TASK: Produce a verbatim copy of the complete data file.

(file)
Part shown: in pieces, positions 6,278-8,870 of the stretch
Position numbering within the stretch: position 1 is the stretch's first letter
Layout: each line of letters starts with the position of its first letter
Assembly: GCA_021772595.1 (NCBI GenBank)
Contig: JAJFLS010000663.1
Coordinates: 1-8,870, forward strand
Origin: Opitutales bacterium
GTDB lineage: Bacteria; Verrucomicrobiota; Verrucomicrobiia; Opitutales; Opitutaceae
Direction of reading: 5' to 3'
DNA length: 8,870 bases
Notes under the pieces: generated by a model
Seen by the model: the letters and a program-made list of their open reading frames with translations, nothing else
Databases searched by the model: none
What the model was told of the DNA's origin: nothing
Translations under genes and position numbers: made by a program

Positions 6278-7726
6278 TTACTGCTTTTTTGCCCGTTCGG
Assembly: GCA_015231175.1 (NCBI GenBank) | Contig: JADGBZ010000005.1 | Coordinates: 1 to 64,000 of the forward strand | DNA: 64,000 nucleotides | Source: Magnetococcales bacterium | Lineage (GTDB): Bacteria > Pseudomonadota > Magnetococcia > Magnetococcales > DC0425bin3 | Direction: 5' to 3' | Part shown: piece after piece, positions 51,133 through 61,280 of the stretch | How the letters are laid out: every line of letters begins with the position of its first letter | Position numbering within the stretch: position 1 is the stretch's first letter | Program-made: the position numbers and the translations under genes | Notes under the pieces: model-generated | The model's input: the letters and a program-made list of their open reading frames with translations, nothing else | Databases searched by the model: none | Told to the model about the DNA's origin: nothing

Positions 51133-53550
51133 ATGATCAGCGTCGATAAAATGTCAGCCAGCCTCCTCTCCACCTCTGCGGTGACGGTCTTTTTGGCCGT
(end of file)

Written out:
Part shown: in pieces, positions 6,278-8,870 of the stretch
Position numbering within the stretch: position 1 is the stretch's first letter
Layout: each line of letters starts with the position of its first letter
Assembly: GCA_021772595.1 (NCBI GenBank)
Contig: JAJFLS010000663.1
Coordinates: 1-8,870, forward strand
Origin: Opitutales bacterium
GTDB lineage: Bacteria; Verrucomicrobiota; Verrucomicrobiia; Opitutales; Opitutaceae
Direction of reading: 5' to 3'
DNA length: 8,870 bases
Notes under the pieces: generated by a model
Seen by the model: the letters and a program-made list of their open reading frames with translations, nothing else
Databases searched by the model: none
What the model was told of the DNA's origin: nothing
Translations under genes and position numbers: made by a program

Positions 6278-7726
6278 TTACTGCTTTTTTGCCCGTTCGG
Assembly: GCA_015231175.1 (NCBI GenBank) | Contig: JADGBZ010000005.1 | Coordinates: 1 to 64,000 of the forward strand | DNA: 64,000 nucleotides | Source: Magnetococcales bacterium | Lineage (GTDB): Bacteria > Pseudomonadota > Magnetococcia > Magnetococcales > DC0425bin3 | Direction: 5' to 3' | Part shown: piece after piece, positions 51,133 through 61,280 of the stretch | How the letters are laid out: every line of letters begins with the position of its first letter | Position numbering within the stretch: position 1 is the stretch's first letter | Program-made: the position numbers and the translations under genes | Notes under the pieces: model-generated | The model's input: the letters and a program-made list of their open reading frames with translations, nothing else | Databases searched by the model: none | Told to the model about the DNA's origin: nothing

Positions 51133-53550
51133 ATGATCAGCGTCGATAAAATGTCAGCCAGCCTCCTCTCCACCTCTGCGGTGACGGTCTTTTTGGCCGT